Housing Inequality Still Plagues Minority Communities
The president of the Illinois chapter of the NAACP says that more than 50 years after the federal Fair Housing Act was enacted, African-Americans still face housing discrimination, predatory mortgage lending practices, and other obstacles to moving into racially diverse and affluent neighborhoods.
Speaking on GLT's Sound Ideas, Teresa Haley said African-Americans are more likely to be charged higher mortgage interest rates and higher fees for mortgage insurance as well as for credit checks.
"They are finding other ways to disguise discrimination," she said.
Haley is this year's keynote speaker at the annual Martin Luther King Day Teach-In at Illinois Wesleyan University, sponsored by the Office of Diversity and Inclusion.
The teach-in begins at 2 p.m. at the Hanson Student Center with a panel discussion of housing justice. Haley speaks at 3 p.m.
Home ownership for African-Americans lags about 30 percent behind that of whites, according to a 2016 Harvard University study.
Black homeowners have not rebounded as quickly as whites from the 2008-2009 mortgage crisis that led to a record number of foreclosures in minority communities, the study found.
Haley blamed the decline in black home ownership on "predatory lending, people losing their jobs, foreclosures, and people doing reverse mortgages” to supplement their income needs, only to lose their homes in the long run.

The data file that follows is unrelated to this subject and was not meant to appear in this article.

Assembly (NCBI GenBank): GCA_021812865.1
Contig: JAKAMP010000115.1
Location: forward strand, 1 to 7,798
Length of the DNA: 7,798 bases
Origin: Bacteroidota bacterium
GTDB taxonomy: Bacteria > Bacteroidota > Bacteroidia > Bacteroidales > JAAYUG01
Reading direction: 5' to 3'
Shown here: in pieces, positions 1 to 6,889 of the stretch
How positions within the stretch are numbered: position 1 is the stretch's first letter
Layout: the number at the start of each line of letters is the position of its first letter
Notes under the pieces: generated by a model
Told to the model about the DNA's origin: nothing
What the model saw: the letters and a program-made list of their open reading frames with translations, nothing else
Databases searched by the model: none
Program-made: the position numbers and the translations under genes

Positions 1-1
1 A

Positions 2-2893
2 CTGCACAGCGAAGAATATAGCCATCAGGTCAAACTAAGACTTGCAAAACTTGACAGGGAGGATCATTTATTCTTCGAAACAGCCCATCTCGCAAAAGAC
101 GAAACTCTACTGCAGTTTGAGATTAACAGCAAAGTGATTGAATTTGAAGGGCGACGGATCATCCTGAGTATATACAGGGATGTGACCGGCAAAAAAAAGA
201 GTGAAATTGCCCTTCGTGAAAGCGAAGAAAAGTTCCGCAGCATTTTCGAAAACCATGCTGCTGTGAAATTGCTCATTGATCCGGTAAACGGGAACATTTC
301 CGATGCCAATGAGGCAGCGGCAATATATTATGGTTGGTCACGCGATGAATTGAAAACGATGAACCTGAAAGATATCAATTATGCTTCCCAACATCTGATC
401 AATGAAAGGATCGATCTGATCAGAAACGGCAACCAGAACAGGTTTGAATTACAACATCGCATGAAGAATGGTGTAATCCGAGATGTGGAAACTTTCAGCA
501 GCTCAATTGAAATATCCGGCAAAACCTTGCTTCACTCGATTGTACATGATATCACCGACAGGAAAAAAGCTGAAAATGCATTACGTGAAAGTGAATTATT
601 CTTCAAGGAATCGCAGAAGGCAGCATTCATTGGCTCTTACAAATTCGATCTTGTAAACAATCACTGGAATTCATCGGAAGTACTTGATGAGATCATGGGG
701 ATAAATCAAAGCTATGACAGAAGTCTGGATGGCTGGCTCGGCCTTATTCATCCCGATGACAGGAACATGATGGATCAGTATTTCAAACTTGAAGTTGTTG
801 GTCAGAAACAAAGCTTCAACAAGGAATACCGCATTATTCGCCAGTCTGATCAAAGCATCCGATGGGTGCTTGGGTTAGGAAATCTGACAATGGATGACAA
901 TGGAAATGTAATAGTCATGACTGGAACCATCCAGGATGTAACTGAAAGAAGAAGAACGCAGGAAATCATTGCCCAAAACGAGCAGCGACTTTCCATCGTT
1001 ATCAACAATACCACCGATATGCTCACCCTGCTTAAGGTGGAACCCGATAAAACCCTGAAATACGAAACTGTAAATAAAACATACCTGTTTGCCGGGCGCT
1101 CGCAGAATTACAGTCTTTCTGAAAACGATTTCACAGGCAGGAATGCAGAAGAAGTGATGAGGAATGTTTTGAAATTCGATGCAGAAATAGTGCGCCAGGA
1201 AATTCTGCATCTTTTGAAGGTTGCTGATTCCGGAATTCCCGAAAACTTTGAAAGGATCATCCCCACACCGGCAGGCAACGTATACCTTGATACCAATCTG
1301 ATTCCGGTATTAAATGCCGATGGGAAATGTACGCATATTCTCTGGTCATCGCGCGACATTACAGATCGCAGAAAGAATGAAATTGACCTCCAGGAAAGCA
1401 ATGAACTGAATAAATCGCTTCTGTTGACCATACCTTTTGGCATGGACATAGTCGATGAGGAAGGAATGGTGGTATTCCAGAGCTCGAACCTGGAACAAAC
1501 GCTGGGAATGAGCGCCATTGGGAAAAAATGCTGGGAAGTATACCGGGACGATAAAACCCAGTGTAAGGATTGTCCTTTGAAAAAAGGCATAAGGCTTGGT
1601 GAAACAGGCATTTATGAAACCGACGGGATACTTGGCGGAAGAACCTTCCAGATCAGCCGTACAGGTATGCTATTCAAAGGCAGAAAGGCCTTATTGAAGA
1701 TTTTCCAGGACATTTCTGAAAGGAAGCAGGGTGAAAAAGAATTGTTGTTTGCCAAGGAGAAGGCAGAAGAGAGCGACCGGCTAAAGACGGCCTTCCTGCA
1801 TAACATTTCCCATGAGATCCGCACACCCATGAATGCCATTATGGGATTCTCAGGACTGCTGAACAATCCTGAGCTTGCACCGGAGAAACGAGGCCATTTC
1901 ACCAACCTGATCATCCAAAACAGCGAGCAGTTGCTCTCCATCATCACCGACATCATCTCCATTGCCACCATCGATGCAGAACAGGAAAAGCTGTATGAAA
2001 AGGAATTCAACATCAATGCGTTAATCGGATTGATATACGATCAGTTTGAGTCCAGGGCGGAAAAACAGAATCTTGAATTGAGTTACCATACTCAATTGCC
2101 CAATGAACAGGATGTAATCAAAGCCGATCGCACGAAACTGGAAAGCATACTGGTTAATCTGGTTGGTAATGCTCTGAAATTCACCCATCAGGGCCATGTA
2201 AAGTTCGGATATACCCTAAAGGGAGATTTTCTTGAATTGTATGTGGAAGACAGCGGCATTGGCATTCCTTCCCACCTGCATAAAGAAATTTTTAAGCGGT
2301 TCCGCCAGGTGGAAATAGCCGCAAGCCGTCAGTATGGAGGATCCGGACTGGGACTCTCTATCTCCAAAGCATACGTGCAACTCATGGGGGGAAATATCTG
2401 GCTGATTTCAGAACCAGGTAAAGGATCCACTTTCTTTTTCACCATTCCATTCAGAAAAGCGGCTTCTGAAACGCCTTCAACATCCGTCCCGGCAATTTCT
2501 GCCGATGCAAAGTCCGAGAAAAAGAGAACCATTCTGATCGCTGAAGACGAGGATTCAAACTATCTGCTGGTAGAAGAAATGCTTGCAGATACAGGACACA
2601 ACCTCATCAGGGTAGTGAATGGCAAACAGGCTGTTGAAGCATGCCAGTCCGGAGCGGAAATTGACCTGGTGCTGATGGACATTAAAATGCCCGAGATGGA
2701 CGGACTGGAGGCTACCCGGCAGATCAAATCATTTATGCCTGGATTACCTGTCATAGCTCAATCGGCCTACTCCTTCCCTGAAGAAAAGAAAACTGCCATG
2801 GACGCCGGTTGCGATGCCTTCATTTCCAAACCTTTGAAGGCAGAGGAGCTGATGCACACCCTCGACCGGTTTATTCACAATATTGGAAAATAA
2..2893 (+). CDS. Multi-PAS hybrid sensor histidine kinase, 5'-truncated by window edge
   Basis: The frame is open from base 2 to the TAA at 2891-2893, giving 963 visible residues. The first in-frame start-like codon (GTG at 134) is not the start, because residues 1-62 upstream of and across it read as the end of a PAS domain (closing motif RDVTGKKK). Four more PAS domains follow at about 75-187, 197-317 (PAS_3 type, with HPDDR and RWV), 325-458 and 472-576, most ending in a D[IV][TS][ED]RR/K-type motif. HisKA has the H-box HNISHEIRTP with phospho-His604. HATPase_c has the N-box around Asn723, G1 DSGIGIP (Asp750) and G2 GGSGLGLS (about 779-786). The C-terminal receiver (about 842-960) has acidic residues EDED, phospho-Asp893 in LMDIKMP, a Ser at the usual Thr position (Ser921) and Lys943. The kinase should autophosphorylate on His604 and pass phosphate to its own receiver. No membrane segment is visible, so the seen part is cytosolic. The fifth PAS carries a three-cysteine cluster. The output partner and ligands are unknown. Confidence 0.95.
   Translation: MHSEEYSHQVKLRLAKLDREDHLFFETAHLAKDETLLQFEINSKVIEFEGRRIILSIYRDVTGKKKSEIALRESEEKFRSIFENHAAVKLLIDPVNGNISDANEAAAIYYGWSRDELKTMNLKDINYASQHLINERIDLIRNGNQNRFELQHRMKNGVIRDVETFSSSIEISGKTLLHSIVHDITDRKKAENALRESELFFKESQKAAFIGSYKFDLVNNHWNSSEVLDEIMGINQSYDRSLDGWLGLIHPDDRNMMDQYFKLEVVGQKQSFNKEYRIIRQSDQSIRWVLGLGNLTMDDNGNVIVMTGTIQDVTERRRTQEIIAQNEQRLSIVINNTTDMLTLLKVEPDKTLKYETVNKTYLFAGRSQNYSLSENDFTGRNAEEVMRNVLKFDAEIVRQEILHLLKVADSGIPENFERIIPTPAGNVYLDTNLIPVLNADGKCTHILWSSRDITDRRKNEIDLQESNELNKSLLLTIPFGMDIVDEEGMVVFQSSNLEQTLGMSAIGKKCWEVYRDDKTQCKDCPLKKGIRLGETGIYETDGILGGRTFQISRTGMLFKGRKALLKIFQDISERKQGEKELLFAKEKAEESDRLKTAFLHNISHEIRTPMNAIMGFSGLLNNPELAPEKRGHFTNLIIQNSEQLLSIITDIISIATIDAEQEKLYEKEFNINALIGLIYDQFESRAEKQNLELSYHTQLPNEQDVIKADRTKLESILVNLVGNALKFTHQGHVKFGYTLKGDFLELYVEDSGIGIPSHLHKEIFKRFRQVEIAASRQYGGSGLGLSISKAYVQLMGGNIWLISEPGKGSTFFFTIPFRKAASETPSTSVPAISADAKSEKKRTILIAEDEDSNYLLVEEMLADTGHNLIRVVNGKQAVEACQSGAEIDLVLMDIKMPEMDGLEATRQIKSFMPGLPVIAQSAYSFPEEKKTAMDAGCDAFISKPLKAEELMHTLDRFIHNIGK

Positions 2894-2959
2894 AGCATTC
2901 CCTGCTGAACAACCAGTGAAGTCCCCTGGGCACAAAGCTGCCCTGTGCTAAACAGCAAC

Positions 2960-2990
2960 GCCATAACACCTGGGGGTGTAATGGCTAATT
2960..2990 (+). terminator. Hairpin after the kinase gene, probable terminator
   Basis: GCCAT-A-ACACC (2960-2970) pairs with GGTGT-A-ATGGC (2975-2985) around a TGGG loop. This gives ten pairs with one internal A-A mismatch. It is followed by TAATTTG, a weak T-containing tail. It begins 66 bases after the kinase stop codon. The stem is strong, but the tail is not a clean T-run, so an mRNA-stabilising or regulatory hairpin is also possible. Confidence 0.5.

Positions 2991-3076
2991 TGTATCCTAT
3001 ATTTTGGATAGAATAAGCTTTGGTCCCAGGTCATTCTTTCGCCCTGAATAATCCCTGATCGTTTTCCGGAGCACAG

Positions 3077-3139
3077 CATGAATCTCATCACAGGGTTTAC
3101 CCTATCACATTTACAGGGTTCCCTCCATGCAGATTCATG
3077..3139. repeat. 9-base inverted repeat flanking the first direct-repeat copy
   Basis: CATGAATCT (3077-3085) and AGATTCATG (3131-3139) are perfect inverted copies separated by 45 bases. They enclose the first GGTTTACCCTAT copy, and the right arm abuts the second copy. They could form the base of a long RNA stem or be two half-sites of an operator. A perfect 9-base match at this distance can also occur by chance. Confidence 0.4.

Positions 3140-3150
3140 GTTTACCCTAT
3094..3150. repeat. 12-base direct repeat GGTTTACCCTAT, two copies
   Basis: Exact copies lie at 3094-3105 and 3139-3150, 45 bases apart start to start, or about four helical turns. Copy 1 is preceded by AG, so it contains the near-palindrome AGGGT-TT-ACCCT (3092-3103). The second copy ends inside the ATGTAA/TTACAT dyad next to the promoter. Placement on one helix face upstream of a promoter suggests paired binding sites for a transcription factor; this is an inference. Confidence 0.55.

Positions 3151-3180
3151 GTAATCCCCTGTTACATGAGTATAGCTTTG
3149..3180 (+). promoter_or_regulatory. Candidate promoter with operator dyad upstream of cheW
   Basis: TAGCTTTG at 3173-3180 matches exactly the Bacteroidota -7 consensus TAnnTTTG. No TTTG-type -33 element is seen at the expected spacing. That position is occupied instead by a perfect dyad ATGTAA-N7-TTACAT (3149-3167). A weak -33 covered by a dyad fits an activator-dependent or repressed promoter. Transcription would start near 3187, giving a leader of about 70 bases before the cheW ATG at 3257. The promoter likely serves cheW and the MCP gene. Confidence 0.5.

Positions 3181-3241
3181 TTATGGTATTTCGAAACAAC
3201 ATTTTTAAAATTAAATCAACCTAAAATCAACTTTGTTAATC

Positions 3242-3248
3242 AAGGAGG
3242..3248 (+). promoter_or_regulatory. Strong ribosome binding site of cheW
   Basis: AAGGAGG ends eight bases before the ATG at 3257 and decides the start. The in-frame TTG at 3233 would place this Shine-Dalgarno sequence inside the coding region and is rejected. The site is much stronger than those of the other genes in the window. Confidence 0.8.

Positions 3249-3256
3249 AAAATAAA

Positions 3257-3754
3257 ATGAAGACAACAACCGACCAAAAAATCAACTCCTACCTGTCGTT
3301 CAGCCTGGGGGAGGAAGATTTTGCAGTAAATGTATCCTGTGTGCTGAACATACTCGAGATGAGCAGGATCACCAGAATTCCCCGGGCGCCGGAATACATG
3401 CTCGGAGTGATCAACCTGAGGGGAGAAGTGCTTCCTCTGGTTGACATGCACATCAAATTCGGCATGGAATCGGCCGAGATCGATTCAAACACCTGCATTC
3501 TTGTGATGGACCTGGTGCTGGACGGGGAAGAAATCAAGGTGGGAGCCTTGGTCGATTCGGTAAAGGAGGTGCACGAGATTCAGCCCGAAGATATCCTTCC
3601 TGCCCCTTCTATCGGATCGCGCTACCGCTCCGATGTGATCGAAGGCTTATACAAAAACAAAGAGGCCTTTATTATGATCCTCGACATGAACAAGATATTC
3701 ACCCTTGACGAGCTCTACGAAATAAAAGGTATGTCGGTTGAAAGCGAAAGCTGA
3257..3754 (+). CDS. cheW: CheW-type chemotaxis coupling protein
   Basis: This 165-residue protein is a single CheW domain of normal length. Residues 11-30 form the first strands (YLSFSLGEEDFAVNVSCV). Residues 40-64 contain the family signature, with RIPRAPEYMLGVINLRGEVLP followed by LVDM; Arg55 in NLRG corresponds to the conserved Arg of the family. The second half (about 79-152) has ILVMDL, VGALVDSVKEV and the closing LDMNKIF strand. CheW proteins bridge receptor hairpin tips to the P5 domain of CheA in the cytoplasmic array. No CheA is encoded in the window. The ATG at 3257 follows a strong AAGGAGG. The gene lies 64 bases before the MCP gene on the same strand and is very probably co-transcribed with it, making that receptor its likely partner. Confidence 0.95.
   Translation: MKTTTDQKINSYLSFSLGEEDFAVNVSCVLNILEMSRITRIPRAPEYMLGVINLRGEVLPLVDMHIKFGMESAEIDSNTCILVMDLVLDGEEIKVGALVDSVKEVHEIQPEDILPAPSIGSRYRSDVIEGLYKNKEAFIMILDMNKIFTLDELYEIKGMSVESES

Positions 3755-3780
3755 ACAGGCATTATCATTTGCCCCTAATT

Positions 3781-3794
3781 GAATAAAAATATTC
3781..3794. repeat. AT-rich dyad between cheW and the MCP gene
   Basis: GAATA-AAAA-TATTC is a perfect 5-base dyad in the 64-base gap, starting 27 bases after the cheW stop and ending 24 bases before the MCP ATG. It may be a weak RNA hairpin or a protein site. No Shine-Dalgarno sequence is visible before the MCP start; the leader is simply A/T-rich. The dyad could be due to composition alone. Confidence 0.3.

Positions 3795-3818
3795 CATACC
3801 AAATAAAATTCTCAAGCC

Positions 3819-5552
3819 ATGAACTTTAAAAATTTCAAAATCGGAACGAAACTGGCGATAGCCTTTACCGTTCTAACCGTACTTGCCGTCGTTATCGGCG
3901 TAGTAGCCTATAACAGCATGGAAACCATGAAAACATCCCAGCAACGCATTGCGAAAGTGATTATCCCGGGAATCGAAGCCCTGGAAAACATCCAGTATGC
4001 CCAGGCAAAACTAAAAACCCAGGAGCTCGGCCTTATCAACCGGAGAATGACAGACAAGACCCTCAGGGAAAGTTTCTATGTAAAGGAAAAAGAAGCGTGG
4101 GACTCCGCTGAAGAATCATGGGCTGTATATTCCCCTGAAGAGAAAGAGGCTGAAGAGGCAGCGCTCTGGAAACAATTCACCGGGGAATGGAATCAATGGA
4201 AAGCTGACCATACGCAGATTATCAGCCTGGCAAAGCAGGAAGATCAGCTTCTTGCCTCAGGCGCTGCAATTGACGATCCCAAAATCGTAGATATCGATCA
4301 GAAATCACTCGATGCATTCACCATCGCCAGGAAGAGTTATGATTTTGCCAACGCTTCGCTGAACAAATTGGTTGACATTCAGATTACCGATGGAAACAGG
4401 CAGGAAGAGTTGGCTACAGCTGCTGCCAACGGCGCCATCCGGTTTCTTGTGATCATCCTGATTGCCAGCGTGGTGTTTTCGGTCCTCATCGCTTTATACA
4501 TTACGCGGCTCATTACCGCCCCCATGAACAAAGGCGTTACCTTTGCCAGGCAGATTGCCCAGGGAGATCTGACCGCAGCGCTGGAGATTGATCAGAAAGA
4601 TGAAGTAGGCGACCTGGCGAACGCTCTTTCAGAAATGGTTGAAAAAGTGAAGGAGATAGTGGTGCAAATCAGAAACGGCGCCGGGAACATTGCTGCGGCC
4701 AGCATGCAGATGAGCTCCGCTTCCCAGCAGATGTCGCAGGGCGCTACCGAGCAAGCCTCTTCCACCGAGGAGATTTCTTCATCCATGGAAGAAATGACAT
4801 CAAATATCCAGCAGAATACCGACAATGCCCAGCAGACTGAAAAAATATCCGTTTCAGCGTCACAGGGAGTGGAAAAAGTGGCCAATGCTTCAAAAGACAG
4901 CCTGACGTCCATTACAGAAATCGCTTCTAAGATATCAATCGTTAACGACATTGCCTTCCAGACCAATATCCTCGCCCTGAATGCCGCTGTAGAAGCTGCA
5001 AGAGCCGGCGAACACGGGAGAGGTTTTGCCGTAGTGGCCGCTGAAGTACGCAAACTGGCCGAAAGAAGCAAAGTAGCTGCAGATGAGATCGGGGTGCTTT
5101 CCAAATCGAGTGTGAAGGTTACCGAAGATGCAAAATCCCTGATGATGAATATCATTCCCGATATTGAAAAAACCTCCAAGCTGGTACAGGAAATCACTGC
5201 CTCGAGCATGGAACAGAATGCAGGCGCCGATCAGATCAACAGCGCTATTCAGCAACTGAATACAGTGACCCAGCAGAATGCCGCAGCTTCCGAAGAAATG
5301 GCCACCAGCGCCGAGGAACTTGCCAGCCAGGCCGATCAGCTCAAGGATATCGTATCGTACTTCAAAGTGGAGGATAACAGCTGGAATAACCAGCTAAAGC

She said low-income renters also face significant challenges.
Many who receive Section 8 housing vouchers are forced to live in substandard housing while landlords inflate rental prices in order to collect more from the federal government, Haley said. The cost of rent for Section 8 housing is split between the tenant and the government.
Renters are also vulnerable, she said.
“One of the challenges renters have, especially with Section 8 (federal housing vouchers), is finding quality housing. A lot of the places they place them in aren’t worth seeing.”
GLT investigated the state of low-income rental housing in Bloomington-Normal in a September 2017 series called Landlord v. Tenant. That series found an aging, increasingly dilapidated stock of housing in both cities.
The series also chronicled instances of landlords who repeatedly failed to make urgent repairs despite repeated pleas from tenants. Bloomington and Normal have only two housing inspectors each to monitor nearly 20,000 rental units.
Haley said many low-income tenants are forced to live in housing that “isn’t well-built or well-maintained. But the landlord at the first of the month, they’re going to get their money regardless."
There are "a lot of slum landlords out there trying to get rich off the backs of poor people," she added.
Haley said renters should document problems they have with their housing that landlords won’t address.
She recommended they report these issues to their City Council representatives, their local chapter of the NAACP and even put the information out on Facebook and other social media.
She said tenants should not withhold rent to protest living conditions because landlords can immediately file for eviction.
Haley called for stricter building codes and increased rental housing inspections.
“This is a statewide and nationwide problem,” she said of housing inequality.
You can also listen to the full interview:
WGLT depends on financial support from users to bring you stories and interviews like this one. As someone who values experienced, knowledgeable, and award-winning journalists covering meaningful stories in central Illinois, please consider making a contribution.